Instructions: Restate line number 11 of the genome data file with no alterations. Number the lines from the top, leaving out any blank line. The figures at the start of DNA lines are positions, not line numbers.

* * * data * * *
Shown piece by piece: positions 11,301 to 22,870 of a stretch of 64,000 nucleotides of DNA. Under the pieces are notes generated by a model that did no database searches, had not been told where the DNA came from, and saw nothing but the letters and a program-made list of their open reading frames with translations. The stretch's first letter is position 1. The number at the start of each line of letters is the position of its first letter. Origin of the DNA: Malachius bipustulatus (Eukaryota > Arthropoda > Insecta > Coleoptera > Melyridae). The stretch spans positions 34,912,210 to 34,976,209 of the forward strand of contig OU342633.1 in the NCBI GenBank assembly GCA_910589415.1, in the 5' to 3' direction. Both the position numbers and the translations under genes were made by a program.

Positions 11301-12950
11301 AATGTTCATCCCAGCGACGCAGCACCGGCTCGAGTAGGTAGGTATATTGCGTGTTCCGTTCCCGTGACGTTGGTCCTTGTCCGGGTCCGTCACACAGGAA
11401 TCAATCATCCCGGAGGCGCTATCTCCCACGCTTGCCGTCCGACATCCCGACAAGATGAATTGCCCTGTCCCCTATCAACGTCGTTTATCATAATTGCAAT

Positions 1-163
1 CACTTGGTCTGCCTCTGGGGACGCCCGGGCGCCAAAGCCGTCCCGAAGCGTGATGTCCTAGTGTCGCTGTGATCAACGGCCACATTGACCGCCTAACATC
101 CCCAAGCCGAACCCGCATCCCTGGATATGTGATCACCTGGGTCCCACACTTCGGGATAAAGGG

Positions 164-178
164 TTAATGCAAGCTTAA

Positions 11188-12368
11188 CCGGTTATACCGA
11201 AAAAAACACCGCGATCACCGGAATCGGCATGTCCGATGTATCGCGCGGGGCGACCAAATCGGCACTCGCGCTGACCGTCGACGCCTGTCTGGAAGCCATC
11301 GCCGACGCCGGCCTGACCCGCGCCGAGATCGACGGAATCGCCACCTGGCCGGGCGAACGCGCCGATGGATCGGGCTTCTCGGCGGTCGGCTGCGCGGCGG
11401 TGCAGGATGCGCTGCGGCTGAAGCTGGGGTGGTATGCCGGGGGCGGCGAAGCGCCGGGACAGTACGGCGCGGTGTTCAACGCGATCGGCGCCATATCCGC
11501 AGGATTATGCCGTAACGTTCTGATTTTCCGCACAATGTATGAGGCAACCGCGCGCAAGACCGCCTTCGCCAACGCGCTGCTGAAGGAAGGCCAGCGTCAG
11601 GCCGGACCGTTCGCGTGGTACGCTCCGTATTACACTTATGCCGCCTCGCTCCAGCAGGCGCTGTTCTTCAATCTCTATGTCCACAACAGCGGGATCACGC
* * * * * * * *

11188 CCGGTTATACCGA